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Resources » Technical Resource Centers » Protein Technical Resources » Protein News » New Study Shows That Alcohol Helps Foreign Language Skills
alcohol, foreign language, speaking skills

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New Study Shows That Alcohol Helps Foreign Language Skills

Nov 10, 2017

A new study published in Journal of Psychopharmacology shows that the skills of people learning to speak a foreign language improved after they have consumed a low dose of alcohol.

Traditional studies have shown that alcohol consumption can reduce social anxiety and increase self-confidence, but can also impair cognitive functions and motor skills. In a first of its kind attempt, researchers from the University of Liverpool, Maastricht, and King's College in London performed a study to test if bilingual speakers can improve their ability to speak a second language by consuming a small dose of alcohol. The study comprised of 50 participants, who were native German speakers who were studying at a Dutch University and had recently learned to speak, read, and write in Dutch. The participants were randomized and were given either a low dose of alcohol or a control beverage to consume. The exact dose of alcohol varied by the participant's body weight but it was equivalent to about 460mL of 5% beer for a 70 kg male. The participants then chatted with an experimenter in Dutch for a few minutes and then were evaluated by themselves for a self evaluation and a second evaluation with native Dutch speakers who did not know if the participants consumed alcohol or not.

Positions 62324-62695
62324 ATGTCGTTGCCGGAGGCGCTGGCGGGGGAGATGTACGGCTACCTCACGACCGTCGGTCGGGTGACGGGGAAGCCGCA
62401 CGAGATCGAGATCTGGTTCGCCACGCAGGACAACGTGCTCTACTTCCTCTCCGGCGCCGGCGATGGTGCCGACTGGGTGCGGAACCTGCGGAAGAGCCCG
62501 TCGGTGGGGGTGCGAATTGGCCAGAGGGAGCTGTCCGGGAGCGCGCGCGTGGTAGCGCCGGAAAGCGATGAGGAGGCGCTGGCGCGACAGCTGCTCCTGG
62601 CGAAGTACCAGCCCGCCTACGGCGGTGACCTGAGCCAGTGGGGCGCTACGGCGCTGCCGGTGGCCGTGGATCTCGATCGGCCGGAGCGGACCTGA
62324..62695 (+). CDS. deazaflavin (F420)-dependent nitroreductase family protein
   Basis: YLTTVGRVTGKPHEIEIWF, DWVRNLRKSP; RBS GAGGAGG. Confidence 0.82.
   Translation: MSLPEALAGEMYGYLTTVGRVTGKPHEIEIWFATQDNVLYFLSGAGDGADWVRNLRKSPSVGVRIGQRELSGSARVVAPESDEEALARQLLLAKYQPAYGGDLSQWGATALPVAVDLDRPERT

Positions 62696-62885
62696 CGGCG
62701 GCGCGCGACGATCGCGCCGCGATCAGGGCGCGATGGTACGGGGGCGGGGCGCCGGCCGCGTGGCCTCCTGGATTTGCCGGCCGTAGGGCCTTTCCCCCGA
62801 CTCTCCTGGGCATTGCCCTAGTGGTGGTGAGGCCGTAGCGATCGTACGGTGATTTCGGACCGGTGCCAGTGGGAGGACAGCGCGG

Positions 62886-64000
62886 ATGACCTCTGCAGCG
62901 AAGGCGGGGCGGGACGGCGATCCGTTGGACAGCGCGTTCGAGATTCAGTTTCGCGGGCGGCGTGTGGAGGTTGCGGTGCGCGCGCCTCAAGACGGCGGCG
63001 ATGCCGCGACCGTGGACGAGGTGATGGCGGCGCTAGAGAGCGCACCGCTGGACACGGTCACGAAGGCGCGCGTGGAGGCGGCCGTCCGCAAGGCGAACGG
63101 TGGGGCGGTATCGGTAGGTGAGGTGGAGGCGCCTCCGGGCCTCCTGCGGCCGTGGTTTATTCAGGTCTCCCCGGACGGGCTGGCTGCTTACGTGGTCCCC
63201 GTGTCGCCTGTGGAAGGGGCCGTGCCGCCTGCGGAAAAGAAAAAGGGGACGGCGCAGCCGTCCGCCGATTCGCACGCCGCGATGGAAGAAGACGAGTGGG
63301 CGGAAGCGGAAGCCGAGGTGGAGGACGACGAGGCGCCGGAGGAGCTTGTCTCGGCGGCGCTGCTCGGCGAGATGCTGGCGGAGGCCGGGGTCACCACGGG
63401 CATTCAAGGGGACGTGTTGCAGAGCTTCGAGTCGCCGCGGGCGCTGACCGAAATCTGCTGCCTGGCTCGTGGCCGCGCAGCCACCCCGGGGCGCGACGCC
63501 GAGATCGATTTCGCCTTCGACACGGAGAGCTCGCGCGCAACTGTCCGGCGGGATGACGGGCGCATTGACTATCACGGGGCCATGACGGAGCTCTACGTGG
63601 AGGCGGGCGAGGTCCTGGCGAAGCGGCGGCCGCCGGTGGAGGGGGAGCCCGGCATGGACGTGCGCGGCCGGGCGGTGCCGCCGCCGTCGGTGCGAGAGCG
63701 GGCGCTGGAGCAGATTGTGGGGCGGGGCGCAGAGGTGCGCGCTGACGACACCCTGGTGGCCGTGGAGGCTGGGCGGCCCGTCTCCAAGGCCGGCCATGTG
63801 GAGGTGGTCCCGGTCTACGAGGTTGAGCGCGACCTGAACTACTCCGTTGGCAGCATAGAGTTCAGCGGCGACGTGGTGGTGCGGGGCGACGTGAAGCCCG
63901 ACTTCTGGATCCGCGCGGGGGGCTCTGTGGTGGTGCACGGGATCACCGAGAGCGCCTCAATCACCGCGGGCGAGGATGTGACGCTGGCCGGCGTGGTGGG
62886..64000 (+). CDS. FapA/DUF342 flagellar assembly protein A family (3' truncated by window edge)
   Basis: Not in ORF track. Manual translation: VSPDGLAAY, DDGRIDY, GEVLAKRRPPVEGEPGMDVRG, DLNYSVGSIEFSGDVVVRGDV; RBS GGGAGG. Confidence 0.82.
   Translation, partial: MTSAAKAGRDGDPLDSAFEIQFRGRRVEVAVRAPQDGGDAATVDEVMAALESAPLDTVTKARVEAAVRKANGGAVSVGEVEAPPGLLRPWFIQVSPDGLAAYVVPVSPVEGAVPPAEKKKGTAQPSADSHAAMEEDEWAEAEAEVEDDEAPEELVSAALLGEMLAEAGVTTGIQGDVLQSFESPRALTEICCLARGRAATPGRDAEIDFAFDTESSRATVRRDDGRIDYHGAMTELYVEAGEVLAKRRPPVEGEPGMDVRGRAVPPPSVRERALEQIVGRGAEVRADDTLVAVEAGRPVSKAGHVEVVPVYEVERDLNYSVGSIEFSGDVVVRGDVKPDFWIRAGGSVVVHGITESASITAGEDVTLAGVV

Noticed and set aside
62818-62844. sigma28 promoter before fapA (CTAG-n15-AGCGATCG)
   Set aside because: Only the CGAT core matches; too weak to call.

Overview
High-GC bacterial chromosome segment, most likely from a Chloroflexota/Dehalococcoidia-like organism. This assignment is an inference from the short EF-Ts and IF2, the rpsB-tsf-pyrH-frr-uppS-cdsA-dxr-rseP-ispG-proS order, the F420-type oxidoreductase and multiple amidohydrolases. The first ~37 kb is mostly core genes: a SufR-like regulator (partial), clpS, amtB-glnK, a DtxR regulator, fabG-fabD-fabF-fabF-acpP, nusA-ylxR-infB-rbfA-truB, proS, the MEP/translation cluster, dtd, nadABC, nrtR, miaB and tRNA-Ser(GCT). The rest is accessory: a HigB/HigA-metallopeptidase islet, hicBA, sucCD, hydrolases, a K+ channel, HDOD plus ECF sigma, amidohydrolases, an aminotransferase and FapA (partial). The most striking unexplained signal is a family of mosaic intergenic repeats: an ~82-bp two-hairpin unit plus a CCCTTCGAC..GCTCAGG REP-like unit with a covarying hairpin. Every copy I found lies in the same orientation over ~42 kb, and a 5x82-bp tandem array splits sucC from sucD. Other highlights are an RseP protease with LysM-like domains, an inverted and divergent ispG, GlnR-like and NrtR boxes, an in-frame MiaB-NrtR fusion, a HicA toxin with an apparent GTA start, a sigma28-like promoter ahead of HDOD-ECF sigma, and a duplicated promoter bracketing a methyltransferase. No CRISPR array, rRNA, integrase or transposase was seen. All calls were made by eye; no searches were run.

Interestingly, researchers found that the participants who consumed low amounts of alcohol to have a significantly better observer-ratings on their Dutch language skills with pronunciation, as compared to the participants who did not consume alcohol. Scientists believe that it is possible that low amounts of alcohol can have beneficial effects in terms of pronunciation and learning a second language. It is important to note that higher levels of alcohol may not have the same beneficial results. Researchers are cautious about the implications of these observed results and admit that more research is needed to fully elucidate the mechanism behind these results. It is speculated that low amount of alcohol may be involved in an anxiety-reducing mechanism, but more research needs to be conducted before conclusions can be drawn.

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Dutch courage? Effects of acute alcohol consumption on self-ratings and observer ratings of foreign language skills (October 2017)